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Exp Gerontol. 2003 Jan-Feb;38(1-2):95-9.

Aging and the human neocortex.

Author information

1
Research Laboratory for Stereology and Neuroscience, Bispebjerg Hospital, Bispebjerg Bakke, Copenhagen NV 2400, Denmark. forkslab@bbh.hosp.dk

Abstract

Neurostereology has been applied to quantitative anatomical study of the human brain. Such studies have included the total neocortical number of neurons and glial cells, the estimated size distribution of neocortical neurons, the total myelinated fiber length in the brain white matter, the total number of synapses in the neocortex, and the effect of normal aging on these structural elements. The difference in total number of neurons was found to be less than 10% over the age range from 20 to 90 years, while the glial cell number in six elderly individuals, mean age 89.2 years, showed an average number of 36 billion glial cells, which was not statistically significantly different from the 39 billion glial cells in the neocortex of six young individuals with a mean age of 26.2 years. The total myelinated fiber length varied from 150,000 to 180,000 km in young individuals and showed a large reduction as a function of age. The total number of synapses in the human neocortex is approximately 0.15 x 10(15) (0.15 quadrillion). Although the effect of aging is seen in all estimated structural elements, the effect of sex is actually higher. The functional relevance of these differences in neuron numbers in both age and gender is not known.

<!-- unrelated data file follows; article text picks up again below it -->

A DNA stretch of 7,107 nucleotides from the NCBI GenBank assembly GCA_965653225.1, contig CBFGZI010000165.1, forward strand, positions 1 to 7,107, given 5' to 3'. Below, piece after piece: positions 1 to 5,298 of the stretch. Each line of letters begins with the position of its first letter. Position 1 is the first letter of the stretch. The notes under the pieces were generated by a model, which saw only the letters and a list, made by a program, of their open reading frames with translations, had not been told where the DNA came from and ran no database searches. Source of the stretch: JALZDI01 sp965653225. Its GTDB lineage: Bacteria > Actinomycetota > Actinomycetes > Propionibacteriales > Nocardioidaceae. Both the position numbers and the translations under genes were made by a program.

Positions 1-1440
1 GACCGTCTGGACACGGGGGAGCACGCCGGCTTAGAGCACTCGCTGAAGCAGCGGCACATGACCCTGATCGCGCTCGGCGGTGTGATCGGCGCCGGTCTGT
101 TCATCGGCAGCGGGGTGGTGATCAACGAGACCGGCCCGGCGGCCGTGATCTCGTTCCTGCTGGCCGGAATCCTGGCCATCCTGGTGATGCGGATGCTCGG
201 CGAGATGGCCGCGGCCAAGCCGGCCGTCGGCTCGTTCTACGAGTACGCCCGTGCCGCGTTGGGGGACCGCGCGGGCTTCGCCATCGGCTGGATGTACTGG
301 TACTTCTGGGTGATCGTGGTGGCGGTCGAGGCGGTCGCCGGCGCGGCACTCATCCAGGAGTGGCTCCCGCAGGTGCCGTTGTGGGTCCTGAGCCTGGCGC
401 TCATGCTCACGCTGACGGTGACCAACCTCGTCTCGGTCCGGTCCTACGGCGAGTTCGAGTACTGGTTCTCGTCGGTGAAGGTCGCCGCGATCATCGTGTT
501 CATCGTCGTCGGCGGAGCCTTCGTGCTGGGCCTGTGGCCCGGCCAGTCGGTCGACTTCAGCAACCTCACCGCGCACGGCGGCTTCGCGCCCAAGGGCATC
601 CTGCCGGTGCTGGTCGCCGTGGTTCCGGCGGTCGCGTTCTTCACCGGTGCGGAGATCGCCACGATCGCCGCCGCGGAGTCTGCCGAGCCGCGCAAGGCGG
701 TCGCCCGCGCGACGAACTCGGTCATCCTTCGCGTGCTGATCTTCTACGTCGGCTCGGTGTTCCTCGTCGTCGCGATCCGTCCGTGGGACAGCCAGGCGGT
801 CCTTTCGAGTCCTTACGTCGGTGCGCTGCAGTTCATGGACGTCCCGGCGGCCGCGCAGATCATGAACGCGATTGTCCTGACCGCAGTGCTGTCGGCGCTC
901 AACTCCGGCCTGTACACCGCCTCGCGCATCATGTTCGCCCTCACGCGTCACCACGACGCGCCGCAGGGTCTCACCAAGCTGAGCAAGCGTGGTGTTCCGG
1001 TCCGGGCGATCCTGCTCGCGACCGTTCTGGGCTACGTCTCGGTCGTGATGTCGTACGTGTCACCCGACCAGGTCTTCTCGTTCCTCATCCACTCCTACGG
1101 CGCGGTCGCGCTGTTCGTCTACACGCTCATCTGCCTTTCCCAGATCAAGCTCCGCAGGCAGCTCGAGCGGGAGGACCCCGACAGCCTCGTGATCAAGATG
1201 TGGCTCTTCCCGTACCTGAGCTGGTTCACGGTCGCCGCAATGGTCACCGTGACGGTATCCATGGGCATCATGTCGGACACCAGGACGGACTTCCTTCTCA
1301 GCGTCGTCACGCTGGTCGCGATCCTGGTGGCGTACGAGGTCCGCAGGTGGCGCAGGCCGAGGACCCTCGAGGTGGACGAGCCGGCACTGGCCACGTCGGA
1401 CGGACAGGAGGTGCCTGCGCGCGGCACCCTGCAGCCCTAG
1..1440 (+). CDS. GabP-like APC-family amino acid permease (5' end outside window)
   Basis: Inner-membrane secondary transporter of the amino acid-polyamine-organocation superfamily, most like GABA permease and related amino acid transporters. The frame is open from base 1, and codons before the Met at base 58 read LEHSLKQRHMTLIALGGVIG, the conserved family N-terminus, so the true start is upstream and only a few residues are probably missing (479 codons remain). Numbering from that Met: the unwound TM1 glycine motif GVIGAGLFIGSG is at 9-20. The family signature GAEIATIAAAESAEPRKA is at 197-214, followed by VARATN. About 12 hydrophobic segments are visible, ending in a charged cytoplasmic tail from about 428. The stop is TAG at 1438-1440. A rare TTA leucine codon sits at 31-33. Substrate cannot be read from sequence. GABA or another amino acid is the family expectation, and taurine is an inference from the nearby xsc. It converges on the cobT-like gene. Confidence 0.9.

PMID:
12543266
DOI:
10.1016/s0531-5565(02)00151-1
[Indexed for MEDLINE]

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